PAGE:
Yet thinking about how to regulate that kind of activity is tying the West in knots. President Emmanuel Macron in France is proposing that government authorities be able to take down “fake news” during elections, declaring in his New Year’s speech that “if we want to protect liberal democracies, we must be strong and have clear rules.”

Yet those rules clearly could not survive in the United States, where First Amendment protections would prohibit the government from stepping in and declaring what is fake and what is not.

President Trump’s own declarations about what constitutes “fake news” — including articles about the Russian election activity — underscore the dangers of putting that power into government hands.

There are other complications. After the election hacks in the United States, many called for “real identities” on the internet, so the world would know exactly who is tweeting or posting. Sensible as it may sound, it would also be a boon to the Russians, the Chinese and any authoritarian government looking to crack down on dissent. In short, the best way to solve the problem of election meddling and anonymous attacks would be a dictator’s dream.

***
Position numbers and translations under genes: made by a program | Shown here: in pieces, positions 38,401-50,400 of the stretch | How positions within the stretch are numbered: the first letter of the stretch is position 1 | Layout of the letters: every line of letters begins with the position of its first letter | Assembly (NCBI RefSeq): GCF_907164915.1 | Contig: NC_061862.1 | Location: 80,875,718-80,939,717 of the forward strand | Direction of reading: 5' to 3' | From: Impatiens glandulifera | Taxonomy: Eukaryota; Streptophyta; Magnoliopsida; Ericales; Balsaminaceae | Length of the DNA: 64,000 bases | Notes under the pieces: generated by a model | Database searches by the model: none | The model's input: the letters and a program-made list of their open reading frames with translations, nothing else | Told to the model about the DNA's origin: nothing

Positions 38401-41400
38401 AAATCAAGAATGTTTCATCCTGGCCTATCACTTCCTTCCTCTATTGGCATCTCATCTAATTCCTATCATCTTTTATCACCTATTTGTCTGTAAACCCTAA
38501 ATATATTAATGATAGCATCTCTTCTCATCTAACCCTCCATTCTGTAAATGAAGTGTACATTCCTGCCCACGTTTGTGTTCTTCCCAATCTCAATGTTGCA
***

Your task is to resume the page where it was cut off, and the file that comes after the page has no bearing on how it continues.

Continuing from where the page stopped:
There have been a few successes in setting norms of behavior, particularly when it comes to banning child pornography or cracking down on intellectual property theft. But those are the easiest issues on which to agree.

The United States, for example, would never support rules that banned espionage. And what about rules prohibiting the placement of “implants” in foreign computer networks, so that in the future they could monitor activity or plant malware to bring a network down?

American and European officials raise the alarm whenever they find such implants in their electrical grids. But they also quietly place them in hundreds of thousands of foreign networks. That is how Presidents Bush and Obama got inside Iran’s nuclear enrichment site at Natanz, with the Stuxnet code.

It is a power that the United States and its allies, have no intention of giving up.

Source: Nations Seek the Elusive Cure for Cyberattacks